Your relationship had probably been "played" to a stand-off. All the rules were decided on, boundaries established and you were in a static place, or at least that’s what it felt like to you, maintainable if awful. Then the tiniest most ridiculous thing tipped it over into apocalypse status.

but actually that’s not right either

That’s what it looked like, but what had really happened is you had won and didn’t know it. That solid cold managed stand-off was slow death to your Narc, a Narc whose age means that there needs were increasing, their sources of supply decreasing and horror of horror - they were becoming dependent on you, their self loathing of that alone was enough to set this off and it really had nothing to do with whatever the trigger event would have been.

For them the trigger would have been a push, a push to make you bow again that you didn’t respond to. They were blowing the hurricane of their will against you to  get you to do something for their benefit (not yours - never yours) and you might not even have noticed, but you surely didn’t bend.

Impotent with rage they escalate, the horror of it, the infantilization of themselves, the lack of control, the shift in power and the fear of rejection by the child*
They move up the scale of controlling behaviours rapidly  until,  here we go - banishment, the ultimate punishment, requiring full abnegation of self to return from.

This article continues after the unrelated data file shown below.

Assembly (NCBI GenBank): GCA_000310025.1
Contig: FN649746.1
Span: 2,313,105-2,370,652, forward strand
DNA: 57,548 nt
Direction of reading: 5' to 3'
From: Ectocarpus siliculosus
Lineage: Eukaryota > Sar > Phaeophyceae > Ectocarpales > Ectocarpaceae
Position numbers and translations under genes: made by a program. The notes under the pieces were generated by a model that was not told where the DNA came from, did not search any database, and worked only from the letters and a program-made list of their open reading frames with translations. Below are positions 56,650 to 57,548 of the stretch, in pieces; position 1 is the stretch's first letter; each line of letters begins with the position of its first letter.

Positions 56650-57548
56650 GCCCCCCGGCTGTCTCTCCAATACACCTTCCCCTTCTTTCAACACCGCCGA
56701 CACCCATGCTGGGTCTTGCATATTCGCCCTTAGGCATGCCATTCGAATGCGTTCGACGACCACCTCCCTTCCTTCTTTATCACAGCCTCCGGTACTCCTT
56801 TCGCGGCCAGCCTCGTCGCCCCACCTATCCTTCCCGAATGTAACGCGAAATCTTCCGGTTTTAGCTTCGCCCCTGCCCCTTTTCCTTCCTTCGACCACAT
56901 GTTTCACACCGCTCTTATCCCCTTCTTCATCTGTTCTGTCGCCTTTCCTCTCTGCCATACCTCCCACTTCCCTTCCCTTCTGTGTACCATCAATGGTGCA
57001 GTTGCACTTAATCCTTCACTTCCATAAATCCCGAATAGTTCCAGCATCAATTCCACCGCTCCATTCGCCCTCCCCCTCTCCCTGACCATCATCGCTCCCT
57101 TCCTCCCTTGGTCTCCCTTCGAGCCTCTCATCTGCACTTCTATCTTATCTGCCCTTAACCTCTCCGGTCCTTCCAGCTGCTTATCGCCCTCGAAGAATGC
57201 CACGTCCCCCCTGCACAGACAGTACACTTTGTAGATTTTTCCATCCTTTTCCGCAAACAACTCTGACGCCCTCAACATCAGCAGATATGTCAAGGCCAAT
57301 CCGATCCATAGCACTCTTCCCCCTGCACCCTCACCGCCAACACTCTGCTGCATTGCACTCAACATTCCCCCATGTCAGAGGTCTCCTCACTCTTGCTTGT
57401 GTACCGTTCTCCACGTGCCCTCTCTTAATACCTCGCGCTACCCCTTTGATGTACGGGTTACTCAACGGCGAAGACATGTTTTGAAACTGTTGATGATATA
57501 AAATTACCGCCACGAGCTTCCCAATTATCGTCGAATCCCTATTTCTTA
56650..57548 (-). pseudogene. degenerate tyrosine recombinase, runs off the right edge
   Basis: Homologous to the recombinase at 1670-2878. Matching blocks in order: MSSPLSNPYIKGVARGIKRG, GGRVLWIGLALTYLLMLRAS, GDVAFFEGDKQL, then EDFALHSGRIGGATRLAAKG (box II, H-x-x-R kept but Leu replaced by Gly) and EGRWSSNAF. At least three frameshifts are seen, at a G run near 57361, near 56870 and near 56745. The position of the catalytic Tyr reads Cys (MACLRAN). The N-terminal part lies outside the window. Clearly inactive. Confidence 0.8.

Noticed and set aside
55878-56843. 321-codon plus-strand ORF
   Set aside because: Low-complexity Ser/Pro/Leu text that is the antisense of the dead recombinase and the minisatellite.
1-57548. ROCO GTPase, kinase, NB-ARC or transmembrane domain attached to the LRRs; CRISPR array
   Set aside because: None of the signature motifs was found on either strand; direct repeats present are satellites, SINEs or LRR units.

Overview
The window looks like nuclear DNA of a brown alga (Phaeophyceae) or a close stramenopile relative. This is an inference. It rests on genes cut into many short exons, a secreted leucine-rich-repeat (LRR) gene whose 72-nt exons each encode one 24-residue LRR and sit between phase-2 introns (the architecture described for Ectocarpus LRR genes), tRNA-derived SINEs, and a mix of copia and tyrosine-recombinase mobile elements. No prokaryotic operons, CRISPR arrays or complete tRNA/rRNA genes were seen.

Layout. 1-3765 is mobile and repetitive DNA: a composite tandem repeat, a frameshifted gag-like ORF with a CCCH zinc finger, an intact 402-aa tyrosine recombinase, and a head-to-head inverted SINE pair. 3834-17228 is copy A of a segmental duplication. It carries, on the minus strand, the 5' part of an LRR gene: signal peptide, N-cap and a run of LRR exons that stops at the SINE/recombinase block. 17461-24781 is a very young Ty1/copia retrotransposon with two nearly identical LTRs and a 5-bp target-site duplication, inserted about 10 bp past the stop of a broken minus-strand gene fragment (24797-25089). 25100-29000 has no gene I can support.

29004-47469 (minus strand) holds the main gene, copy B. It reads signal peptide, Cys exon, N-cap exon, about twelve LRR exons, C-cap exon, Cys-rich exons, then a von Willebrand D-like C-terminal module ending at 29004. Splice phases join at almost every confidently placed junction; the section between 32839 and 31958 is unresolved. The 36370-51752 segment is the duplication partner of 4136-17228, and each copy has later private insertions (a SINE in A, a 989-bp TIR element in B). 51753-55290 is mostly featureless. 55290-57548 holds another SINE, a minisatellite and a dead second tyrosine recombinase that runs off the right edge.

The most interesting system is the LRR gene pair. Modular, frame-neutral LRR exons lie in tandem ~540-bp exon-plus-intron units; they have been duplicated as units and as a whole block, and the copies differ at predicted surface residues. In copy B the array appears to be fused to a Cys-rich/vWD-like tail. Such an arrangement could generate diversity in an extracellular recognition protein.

Their universe - a careful and fragile construction, cannot exist with the real and powerful you in it, so you are banished. This makes it safe and by putting up this barrier the Narcissist can entirely control the terms of "the return".
It also has the added bonus of making them, in a purely narrative sense, "The Hero."


I know I've talked about this point before. but its taken me a year to understand it even to this extent. I personally passed by this more than once before I saw the pattern. When I was estranged / banished, whatever you want to call it, the fear, the flapping, the loss of "normal" was easily enough to suck me back in, but each time round that normal was looking a little nastier, a little less liveable.

Now I'm building a new "normal", its not easy (understatement) and it would be nice to have some kind of idea of where its going worked out. I guess the consolation is though, its my story. This time I'm working out what kind of hero I want to be as I go along, because I'm definitely making myself the hero in this one!
Which is also challenging, but its a lot better than being the evil sidekick in someone elses.







 *always at the back of the mind of someone damaged enough to become narcissistic. The combination of huge ego, but very low self esteem means that they are only confident of maintaining relationships where they are in control. 
No control = No relationship
They cannot feel themselves to be vulnerable and maintain the delicate balance between ego and self esteem.